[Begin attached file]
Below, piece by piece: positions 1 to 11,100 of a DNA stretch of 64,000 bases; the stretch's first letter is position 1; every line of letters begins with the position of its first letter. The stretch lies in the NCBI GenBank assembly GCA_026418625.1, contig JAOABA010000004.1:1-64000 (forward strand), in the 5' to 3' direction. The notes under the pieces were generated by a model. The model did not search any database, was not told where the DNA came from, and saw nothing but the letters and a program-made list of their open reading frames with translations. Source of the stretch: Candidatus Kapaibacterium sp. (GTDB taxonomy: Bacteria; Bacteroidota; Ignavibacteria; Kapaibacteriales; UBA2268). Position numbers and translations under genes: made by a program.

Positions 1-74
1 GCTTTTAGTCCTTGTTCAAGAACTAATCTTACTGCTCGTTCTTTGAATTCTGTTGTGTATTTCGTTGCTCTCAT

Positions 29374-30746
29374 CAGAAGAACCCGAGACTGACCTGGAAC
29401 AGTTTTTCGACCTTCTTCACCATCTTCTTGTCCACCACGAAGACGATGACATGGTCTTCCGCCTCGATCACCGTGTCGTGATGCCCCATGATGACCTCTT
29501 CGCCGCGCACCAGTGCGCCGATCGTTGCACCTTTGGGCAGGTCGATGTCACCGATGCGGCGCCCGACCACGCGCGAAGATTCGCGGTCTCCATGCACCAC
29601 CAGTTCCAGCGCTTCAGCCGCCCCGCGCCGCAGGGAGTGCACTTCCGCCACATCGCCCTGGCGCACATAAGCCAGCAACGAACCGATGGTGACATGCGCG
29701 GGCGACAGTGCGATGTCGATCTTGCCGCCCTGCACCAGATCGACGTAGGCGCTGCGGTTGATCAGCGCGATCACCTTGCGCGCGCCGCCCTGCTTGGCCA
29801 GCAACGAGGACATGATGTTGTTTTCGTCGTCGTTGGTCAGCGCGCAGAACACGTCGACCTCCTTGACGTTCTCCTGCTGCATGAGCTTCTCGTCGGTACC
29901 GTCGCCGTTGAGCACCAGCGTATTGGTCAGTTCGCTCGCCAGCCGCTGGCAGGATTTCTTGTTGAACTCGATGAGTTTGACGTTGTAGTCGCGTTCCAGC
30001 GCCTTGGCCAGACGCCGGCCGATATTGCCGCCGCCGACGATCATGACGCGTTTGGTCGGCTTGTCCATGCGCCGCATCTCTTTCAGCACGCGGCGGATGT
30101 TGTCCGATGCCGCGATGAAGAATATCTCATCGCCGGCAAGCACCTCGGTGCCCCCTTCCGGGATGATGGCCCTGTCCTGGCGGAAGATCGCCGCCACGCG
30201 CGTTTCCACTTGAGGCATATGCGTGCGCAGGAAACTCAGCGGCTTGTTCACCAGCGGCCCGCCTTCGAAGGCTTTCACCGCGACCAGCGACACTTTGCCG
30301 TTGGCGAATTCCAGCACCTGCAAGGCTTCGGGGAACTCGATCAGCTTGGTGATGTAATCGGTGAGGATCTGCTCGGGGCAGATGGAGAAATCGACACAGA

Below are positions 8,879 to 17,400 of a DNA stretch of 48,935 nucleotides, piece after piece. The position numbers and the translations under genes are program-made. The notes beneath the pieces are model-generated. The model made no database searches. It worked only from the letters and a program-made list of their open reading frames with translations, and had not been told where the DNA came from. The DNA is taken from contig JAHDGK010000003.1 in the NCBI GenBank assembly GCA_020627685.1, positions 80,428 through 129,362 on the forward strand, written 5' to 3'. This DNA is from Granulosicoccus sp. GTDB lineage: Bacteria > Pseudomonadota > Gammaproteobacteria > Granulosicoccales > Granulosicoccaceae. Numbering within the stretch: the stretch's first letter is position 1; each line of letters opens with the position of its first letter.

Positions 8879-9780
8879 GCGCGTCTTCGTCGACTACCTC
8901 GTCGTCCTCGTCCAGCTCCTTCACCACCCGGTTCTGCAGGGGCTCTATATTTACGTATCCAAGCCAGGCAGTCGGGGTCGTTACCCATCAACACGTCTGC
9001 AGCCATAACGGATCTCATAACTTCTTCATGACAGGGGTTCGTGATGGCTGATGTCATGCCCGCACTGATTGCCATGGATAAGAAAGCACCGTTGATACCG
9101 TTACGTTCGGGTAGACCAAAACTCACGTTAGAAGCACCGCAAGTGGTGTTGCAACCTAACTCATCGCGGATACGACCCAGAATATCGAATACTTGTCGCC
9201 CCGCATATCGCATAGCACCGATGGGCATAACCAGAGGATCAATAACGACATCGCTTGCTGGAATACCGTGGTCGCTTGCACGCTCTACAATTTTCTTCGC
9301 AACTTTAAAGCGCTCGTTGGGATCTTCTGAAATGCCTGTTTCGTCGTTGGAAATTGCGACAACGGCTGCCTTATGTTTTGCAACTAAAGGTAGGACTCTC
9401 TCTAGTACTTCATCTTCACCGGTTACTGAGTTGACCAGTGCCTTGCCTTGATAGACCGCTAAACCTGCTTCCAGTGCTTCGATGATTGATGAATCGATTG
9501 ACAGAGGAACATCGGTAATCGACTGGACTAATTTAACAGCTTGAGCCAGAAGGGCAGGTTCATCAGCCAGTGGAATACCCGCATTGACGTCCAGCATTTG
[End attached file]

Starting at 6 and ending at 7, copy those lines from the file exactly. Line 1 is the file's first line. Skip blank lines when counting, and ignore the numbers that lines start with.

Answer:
29401 AGTTTTTCGACCTTCTTCACCATCTTCTTGTCCACCACGAAGACGATGACATGGTCTTCCGCCTCGATCACCGTGTCGTGATGCCCCATGATGACCTCTT
29501 CGCCGCGCACCAGTGCGCCGATCGTTGCACCTTTGGGCAGGTCGATGTCACCGATGCGGCGCCCGACCACGCGCGAAGATTCGCGGTCTCCATGCACCAC